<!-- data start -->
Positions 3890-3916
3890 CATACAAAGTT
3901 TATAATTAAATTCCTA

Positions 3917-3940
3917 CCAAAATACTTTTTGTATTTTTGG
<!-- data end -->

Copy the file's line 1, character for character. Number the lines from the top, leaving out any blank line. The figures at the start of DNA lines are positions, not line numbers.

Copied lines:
Positions 3890-3916